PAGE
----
“Two Fine Gael, one Independent, Sinn Féin, Fianna Fáil, and Labour will make up the likely numbers after Jun 2014 in this area. Many of the sitting councillors will be happy with that area’s redrawing,” said Mr Gilroy, who has analysed boundary changes in the whole county.

The Carrigaline area sees significant changes going from a six to 10-seater and it will now include Ballincollig. Fianna Fáil, led by Seamus McGrath, will be sorely disappointed not to return with two seats and possibly a third on a good day. Sinn Féin will also expect to make gains in this constituency.

Kinsale is added to the Bandon electoral area, which goes from a three to six-seater.

“This suits absolutely everybody and recognises, at last, the huge increase in population in the area. Fine Gael will be happiest here as councillors Kevin Murphy and Veronica Neville should be safe as houses. Fianna Fáil’s Alan Coleman will be happy too. Labour will be targeting the area for an extra seat and Sinn Féin will be as well,” said Mr Gilroy.

Kanturk and Mallow electoral areas will be combined for the 2014 local elections, but will see their seats reduced from nine to six.

Fine Gael seems unlikely to retain its four seats here. Fianna Fáil will probably hold its two seats and Labour its one. The rest is to play for in a constituency which has two sitting independents.

There aren’t likely to be any major concerns for sitting councillors in the Fermoy electoral area, which goes from a four to six-seater. Fianna Fáil should easily retain its two seats with councillors Kevin O’Keeffe and Frank O’Flynn. Fine Gael will certainly hold on to its one, as will Labour.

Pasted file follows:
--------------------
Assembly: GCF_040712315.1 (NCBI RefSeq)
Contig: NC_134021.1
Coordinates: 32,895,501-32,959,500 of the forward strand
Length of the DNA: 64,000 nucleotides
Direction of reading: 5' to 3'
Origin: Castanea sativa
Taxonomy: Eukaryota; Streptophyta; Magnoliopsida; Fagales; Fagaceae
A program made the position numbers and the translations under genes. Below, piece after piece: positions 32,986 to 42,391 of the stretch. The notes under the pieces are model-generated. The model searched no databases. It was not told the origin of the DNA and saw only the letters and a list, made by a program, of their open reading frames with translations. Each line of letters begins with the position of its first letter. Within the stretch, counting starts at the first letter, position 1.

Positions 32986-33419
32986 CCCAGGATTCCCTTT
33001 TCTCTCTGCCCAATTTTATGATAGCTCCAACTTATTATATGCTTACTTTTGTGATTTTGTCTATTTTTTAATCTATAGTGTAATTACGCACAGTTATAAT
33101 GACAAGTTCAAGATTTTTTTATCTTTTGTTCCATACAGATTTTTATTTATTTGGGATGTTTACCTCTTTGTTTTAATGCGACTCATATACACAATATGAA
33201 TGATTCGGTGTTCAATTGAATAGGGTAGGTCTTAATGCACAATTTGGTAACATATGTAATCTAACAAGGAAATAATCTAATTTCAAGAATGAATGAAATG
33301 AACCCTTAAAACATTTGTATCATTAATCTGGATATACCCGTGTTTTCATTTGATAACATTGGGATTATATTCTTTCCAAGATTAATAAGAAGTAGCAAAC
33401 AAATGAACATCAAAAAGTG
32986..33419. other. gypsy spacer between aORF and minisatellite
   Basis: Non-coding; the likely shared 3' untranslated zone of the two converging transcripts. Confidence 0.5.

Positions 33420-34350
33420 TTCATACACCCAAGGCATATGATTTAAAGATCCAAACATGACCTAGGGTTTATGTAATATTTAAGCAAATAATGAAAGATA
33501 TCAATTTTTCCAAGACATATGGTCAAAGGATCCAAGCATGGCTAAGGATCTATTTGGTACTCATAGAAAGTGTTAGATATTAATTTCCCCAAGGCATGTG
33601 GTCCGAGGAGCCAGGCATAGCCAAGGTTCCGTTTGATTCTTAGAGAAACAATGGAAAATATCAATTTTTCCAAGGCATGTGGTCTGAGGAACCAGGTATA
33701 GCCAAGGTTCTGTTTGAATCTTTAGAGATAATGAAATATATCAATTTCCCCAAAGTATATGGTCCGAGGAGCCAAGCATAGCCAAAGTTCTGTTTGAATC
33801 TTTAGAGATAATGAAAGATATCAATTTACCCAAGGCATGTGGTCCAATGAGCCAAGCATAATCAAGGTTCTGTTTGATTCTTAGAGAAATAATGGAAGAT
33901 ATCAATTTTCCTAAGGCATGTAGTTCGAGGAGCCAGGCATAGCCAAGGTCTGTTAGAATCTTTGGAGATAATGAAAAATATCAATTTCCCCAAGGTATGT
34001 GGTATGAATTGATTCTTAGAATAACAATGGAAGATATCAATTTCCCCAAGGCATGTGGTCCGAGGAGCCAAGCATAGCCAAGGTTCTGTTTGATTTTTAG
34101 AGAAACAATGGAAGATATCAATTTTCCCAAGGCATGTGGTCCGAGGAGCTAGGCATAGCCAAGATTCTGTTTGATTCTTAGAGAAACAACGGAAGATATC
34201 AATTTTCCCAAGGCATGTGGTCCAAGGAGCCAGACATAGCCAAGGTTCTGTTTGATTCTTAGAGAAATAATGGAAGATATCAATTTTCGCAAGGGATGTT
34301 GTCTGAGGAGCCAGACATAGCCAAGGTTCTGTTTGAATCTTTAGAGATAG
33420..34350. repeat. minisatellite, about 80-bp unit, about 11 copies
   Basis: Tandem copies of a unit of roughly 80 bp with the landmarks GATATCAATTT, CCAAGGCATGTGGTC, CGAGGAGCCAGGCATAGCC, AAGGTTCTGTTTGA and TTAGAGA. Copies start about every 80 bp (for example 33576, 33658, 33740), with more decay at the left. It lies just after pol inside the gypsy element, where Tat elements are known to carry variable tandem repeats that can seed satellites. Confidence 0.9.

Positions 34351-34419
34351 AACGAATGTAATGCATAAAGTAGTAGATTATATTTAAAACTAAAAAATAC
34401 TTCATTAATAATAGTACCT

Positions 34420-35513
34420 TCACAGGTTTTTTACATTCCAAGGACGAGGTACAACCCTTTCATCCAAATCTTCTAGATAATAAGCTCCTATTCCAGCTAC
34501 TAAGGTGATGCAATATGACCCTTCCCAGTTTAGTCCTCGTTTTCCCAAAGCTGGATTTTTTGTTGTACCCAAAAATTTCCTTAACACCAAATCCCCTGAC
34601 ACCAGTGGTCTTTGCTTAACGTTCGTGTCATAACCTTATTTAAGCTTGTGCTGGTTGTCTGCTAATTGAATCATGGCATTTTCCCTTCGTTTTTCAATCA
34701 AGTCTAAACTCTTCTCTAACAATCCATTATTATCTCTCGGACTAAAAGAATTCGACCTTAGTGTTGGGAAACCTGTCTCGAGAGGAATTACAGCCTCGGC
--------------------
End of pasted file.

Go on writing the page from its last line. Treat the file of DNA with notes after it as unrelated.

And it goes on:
It’s one area certainly pencilled by Sinn Féin for a gain. Party area organiser Cllr Seamus Coleman said his party was hoping to take a number of seats.

“We’re hoping to make gains across the whole county, possibly even five or six seats,” he said.

The party only has one sitting county councillor, Youghal-based Cllr Michelle Hennessy.

“We will be especially hoping to make gains in the Cork metropolitan area [Carrigaline, Cobh, East Cork]. We will run candidates in every constituency. On average our candidates will probably be the youngest of any party,” said Mr Coleman.

They seem likely to be the big winners, along with a rejuvenated Fianna Fáil. Fianna Fáil has only 12 of the 48 seats on the current council and its council leader, Cllr Alan Coleman, believes that figure will be significantly increased post next June. “As it stands we will only have one sitting councillor in the newly drawn Cork metropolitan area. There are 23 seats up for grabs in this area and we expect to make several gains there,” he said.

“A realistic outcome for us would be to get a third-plus of the 55 seats in the new council.”

He said he had great sympathy with the people of West Cork over the reduction in their public representation.

“It is an assault on the political fabric of West Cork. It’s an insult to rural development. The region is bigger than a number of counties. The decision to reduce their number of councillors is simply appalling.”